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Geographic Differences in Physical Education and Adolescent BMI: Have Legal Mandates Made a Difference?

The Journal of school nursing : the official publication of the National Association of School Nurses | 21 Jul 2012

LM Anderson, KE Aycock, CA Mihalic, DJ Kozlowski and AM Detschner
The school environment is an ideal setting for healthy weight programming with adolescents. The federal government has reinforced the importance of school-based health promotion. The current study examined the preliminary influence of the 2006 school wellness policy requirement of the Child Nutrition and WIC Reauthorization Act (CNWICRA) on adolescent Body Mass Index (BMI) and physical education participation. Nationally representative data from the 2003 and 2007 Youth Risk Behavior Surveillance Survey (YRBSS) were used. The authors examined BMI percentile and physical education participation based on survey year and geographic region. Results suggest a slight decrease in BMI with no changes in physical education participation. A main effect for geographic region was found for both physical education participation and BMI percentile, while a geographic region-by-survey year interaction was discovered when analyzing BMI percentiles. Results suggest a need for continued investigation and may inform future healthy weight programming and geographically tailored wellness policies.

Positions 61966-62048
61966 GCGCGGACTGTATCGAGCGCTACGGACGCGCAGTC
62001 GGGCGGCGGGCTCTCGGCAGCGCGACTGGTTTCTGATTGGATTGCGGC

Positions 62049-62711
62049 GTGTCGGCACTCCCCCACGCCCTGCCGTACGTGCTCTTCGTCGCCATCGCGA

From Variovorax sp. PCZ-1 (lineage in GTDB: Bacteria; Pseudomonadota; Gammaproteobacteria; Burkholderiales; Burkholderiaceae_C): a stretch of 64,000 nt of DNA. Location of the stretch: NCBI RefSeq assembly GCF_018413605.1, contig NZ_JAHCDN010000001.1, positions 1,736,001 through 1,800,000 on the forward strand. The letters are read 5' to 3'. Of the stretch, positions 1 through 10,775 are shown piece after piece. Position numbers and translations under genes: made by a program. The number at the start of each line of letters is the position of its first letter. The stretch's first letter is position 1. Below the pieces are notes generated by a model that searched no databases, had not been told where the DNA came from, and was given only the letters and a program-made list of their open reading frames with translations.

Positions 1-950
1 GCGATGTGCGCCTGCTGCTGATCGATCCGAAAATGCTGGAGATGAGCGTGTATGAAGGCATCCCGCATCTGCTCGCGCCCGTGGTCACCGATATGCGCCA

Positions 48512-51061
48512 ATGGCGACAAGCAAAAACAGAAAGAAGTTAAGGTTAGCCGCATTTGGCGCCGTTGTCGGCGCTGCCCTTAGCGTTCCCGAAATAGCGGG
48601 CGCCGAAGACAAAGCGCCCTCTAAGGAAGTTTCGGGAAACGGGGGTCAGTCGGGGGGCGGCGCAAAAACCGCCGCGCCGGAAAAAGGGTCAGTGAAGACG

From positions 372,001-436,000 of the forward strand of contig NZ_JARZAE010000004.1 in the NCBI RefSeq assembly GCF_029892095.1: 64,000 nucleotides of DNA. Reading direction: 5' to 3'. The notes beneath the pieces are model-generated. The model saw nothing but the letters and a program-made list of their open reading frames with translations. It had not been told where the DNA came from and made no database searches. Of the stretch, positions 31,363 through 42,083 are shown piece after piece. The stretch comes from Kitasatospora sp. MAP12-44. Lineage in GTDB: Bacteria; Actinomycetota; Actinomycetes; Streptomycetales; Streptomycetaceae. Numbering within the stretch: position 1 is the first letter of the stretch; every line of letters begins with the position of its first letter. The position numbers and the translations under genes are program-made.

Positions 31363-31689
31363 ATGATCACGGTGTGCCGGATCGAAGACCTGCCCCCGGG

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Nursing, Health, Federal government of the United States, Regional geography, Mass, Geography, Nutrition, Body mass index
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